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Injustice Righted.


Truly, a bit too much of a coincidence ! The story your M/P retold to you does sound a bit odd, though.

The chap ran out of fuel between Strubby and Manby, (only 7 miles) and he force-landed it without damage ? Would you try it with a Meteor wheels down in some cabbage patch when you don't know what's underneath ? Nor would I ! And, wheels-up, he must have done some damage, if only minor.

And a "Good Show !" Did your M/P say he'd actually seen it in "Air Clues", or was it just as the chap told it ? It looks as if he'd been gilding the lily a bit.

I prefer the story we heard at the time. In that, the last engine failed on long finals to Manby, he put it down u/c up in the approach lights only a short distance from the threshold.

Given that, and the Court Martial, would the rest of the story hold water ? I reckon it very well could. '64 is 8 years after our incident. A year's penance to build up the seniority to get his crown back, wait another year and he's still got plenty of time to get put up for his Commission. And with everyone in the Command feeling sorry for what had been done to him, he'd be a shoo-in.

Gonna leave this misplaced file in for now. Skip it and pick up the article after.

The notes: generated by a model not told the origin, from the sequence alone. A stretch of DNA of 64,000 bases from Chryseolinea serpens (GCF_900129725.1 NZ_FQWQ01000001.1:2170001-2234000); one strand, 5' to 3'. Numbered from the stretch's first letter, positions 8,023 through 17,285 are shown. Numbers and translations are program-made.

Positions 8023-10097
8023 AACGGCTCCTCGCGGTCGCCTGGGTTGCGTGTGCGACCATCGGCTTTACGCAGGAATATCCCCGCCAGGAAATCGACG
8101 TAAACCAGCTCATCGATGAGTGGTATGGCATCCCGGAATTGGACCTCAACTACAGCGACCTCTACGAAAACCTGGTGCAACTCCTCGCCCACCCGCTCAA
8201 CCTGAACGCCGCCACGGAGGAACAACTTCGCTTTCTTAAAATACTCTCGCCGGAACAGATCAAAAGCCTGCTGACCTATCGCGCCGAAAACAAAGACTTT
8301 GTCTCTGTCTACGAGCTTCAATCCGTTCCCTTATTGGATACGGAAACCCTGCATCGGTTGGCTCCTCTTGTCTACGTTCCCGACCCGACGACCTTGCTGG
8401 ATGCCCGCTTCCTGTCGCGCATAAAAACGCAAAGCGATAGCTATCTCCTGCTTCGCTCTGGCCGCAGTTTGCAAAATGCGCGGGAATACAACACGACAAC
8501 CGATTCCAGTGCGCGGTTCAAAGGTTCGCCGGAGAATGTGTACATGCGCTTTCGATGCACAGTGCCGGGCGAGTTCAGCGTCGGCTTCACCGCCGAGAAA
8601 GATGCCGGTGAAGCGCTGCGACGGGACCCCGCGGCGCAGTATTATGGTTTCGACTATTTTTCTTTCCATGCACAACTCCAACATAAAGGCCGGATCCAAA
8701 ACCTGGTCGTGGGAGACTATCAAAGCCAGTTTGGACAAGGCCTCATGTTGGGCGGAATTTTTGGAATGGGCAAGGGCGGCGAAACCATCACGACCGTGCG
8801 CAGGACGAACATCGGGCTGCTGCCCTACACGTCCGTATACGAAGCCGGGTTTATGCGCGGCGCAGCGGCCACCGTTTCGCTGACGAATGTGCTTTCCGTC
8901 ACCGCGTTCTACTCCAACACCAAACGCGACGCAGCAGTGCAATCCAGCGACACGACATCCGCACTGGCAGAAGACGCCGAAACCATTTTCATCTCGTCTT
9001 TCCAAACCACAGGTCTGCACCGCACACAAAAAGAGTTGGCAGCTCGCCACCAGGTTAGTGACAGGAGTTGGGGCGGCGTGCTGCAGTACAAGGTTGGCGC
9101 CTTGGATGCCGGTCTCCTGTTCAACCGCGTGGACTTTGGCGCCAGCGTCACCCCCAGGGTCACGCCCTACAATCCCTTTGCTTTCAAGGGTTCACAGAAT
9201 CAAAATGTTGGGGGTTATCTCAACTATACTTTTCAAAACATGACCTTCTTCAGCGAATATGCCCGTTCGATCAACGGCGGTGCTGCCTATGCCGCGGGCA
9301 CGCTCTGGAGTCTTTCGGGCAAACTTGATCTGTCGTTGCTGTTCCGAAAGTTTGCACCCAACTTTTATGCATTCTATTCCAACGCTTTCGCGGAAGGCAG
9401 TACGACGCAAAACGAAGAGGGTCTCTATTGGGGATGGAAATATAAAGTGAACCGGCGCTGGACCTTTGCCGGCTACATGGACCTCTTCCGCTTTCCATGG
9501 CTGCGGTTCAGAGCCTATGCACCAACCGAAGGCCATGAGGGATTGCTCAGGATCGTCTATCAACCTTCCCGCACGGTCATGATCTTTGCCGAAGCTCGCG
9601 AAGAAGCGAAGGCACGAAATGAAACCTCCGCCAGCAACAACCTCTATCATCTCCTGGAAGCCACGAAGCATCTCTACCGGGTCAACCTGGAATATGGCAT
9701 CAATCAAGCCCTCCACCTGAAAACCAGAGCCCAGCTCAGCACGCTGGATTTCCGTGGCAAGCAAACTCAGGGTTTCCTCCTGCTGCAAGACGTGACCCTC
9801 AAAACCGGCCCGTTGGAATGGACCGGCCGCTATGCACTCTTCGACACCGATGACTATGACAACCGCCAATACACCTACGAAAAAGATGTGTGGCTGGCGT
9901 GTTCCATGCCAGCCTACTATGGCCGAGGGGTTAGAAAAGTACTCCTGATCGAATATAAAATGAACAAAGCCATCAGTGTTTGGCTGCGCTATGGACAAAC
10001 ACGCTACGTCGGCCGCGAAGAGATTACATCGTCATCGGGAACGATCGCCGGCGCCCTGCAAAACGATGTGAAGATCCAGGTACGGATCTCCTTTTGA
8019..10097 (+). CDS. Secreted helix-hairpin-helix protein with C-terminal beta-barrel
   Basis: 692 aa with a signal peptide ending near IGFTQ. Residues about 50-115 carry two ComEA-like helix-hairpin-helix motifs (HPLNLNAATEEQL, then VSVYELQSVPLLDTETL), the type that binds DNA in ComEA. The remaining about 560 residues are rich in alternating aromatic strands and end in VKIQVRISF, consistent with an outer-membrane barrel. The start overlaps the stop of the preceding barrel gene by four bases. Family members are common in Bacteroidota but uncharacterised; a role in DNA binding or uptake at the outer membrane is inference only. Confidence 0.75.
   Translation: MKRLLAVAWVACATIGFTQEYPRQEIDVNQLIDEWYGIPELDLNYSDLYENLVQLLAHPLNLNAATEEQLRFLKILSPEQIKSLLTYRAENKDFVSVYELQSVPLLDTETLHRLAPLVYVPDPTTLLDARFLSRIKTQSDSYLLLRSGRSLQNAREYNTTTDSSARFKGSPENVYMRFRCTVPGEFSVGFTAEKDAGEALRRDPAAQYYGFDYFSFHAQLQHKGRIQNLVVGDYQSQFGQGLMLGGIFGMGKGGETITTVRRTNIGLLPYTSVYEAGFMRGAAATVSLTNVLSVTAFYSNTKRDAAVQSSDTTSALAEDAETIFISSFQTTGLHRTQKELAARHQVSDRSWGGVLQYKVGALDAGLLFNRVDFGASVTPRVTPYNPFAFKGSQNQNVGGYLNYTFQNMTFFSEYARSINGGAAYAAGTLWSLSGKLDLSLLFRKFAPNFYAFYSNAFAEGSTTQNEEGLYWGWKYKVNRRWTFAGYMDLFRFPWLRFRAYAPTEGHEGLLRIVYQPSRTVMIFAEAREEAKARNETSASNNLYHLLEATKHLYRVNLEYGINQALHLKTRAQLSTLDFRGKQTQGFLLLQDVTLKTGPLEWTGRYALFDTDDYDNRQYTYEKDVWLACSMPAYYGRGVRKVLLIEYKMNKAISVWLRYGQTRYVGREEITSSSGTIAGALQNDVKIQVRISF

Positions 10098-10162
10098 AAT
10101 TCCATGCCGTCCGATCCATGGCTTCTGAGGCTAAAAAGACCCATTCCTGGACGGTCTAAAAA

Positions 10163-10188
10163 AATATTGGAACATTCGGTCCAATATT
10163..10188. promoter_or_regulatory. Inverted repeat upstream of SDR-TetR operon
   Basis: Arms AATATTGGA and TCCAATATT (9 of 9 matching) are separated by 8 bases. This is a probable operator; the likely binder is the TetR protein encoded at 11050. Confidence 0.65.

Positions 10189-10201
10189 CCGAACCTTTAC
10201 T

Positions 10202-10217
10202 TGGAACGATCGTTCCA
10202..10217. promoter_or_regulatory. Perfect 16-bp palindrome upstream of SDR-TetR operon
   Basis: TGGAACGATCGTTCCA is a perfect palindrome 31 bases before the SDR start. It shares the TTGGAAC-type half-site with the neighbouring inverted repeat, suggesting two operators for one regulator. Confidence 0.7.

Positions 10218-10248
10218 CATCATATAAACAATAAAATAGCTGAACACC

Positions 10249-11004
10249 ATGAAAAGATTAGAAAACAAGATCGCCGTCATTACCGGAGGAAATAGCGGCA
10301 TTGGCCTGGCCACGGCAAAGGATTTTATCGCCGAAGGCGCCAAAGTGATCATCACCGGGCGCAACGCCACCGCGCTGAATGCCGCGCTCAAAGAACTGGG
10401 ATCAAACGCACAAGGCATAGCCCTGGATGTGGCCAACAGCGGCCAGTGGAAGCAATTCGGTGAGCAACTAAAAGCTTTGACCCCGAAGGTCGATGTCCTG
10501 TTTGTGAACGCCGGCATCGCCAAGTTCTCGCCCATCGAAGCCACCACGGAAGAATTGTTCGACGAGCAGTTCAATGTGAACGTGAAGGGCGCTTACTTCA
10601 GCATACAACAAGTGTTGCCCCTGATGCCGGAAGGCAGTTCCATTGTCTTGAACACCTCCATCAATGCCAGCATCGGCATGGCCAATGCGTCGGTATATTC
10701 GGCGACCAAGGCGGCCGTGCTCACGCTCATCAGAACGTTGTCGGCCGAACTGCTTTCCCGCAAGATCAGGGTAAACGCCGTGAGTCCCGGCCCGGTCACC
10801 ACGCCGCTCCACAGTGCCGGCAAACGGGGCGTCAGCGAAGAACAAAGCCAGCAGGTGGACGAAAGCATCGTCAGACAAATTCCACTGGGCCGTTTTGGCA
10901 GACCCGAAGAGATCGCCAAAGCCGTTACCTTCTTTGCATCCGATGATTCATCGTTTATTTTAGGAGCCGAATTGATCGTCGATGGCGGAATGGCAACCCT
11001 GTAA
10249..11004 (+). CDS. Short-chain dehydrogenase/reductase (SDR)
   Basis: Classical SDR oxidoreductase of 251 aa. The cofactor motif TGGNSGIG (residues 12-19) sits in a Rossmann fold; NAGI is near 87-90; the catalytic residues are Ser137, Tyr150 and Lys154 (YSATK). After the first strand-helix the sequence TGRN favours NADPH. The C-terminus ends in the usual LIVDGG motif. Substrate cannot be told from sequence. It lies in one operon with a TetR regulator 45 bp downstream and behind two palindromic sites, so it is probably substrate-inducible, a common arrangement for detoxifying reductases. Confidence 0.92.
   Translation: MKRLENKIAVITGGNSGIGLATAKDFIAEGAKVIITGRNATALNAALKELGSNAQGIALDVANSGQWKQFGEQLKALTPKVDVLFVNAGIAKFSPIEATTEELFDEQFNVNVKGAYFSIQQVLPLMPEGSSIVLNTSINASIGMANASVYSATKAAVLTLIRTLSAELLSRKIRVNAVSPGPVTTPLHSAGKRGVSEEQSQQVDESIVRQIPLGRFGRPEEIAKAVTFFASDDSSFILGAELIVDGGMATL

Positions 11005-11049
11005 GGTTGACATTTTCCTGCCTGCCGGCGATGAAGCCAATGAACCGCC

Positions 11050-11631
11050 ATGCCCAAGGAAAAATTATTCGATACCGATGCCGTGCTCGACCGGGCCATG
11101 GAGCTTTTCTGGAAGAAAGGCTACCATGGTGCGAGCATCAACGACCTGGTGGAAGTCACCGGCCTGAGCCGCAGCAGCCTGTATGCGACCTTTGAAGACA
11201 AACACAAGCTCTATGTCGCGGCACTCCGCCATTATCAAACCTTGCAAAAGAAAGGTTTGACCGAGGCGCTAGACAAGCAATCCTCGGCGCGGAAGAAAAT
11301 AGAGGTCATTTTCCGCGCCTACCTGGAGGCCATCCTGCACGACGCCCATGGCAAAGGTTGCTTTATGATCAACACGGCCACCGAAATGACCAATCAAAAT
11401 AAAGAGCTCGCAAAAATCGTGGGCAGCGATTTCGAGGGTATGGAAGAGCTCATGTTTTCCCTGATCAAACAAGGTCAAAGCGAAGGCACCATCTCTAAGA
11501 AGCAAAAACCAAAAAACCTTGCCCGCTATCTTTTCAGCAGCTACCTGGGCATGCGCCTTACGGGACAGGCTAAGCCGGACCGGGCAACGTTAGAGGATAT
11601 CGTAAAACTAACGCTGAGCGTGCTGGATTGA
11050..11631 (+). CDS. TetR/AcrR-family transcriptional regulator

Old 1st Sep 2013, 01:58
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why was he wearing a sidcot suit in the tropical heat?
in the tropics and australia it can get very hot on the ground. aviation at altitudes over 10,000ft can have the aircraft in sub zero temperatures for hours. the sidcot suit is appropriate in the cold.

in WW2 in the defence of Darwin australians were eventually supplied spitfires.
many pilots died in those spitfires because of the cold at altitude.
the propeller units were setup on the assumption of tropical heat. the pilots found that at altitude in the cold the propellers would lock into full fine and if the merlin didnt destruct from overspeed the jap guy behind would end your days with an easy shot.
australian mechanics came to the realisation that the oil in the prop hub was thickening in the cold and was unable to make the return to the engine. as the hub pressurised the blades went to full fine.
solution they came up with was to drill out the return galleries in the prop to allow flow of the cold oil. once that was sorted out the japs got a much harder time of it.
from personal experience a ground temp on the nullabor of 45C will be at 0C up at 9,500ft. the difference can cause props to come loose.